In the North, however, there doesn’t appear to be much interest. In The Land Was Everything, Hanson offers little hope for this scenario of unity and consumer-driven change. Hanson, a professor of humanities at California State University, Fresno, and a fifth-generation family farmer, notes in particular a lack of interest on the part of the American consumer. “I worry,” he says, “about the middle-class American of the present consumer society, who has become a transient servant of his appetites.”
“I worry about the middle-class American of the present consumer society, who has become a transient servant of his appetities.”
According to Hanson, the consumer is simply happy to consume. Where that which is consumed originates is of as little consequence as the means by which the goods are produced. The modern consumer is now so distanced from the land itself, so distanced from actually growing his food, that he has no awareness of the process at all. So long as the shelves are full of food available at low cost, what else matters?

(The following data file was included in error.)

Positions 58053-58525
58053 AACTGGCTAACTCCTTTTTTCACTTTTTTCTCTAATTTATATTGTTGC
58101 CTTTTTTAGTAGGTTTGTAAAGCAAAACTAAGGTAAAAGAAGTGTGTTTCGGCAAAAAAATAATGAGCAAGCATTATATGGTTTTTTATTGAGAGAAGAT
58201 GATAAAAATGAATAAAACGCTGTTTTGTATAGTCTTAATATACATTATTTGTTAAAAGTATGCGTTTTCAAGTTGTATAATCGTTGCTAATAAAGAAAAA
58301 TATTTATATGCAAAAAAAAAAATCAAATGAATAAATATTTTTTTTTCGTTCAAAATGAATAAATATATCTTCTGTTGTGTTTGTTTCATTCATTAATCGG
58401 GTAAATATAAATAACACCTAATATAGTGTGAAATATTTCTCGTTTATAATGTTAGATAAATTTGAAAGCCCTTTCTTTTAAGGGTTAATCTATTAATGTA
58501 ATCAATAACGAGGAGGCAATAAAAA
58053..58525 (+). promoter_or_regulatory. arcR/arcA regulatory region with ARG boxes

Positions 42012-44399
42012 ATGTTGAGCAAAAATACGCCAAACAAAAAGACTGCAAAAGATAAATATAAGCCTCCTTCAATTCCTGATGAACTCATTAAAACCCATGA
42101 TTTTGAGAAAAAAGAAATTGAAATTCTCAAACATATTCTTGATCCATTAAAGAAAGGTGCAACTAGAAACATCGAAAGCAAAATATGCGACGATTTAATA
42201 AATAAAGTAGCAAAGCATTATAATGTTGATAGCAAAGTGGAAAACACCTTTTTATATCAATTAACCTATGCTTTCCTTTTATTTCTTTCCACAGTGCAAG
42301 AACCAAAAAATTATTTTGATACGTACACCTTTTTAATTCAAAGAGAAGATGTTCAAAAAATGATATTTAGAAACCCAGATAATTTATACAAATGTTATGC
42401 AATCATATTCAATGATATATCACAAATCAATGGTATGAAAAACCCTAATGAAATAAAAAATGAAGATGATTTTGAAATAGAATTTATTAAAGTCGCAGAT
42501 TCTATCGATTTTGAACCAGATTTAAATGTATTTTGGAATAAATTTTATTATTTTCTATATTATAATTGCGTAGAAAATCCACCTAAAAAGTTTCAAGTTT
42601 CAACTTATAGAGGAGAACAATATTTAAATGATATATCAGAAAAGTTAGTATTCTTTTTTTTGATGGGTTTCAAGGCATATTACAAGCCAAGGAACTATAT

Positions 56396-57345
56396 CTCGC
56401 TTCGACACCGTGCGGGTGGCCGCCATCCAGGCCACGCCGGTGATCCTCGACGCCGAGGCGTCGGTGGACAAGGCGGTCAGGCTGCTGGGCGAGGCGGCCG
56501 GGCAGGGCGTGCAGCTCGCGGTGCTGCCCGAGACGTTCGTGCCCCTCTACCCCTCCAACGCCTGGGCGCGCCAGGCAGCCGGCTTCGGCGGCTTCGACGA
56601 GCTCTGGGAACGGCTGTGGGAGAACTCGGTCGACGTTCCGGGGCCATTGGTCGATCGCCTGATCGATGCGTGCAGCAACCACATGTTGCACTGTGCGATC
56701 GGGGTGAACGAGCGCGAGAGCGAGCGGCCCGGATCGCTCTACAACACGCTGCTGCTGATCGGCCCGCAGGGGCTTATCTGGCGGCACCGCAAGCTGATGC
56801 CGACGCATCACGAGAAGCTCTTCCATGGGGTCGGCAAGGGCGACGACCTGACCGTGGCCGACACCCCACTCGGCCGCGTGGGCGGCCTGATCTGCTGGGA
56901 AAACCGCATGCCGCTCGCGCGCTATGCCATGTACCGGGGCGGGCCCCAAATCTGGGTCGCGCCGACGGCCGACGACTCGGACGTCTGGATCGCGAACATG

Hanson observes: “The destruction of agrarianism, which has a certain logic in economic terms . . . makes no sense in its aesthetic or cultural ramifications. Our genius in America can provide the entire planet with all the food, goods, safety, schlock culture, and hygiene it wants, with everything except how to employ that bounty so that we are better, not worse, souls for our success.”
This loss of perspective is alarming in itself, but the aesthetic and cultural changes brought on by the changing scale of world agriculture are not isolated to a few poor nations. The all-consuming American, suggests Hanson, has lost touch with the importance of the farmer within the functioning of a democratic culture: “Consensual government can continue in the vastly transformed conditions of great wealth, urbanism, and rapidly changing technology never foreseen by its originators; but whether democracy can still instill virtue among its citizens will be answered by the age that is upon us, which for the first time in the history of civilization will at last see a democracy without farmers.”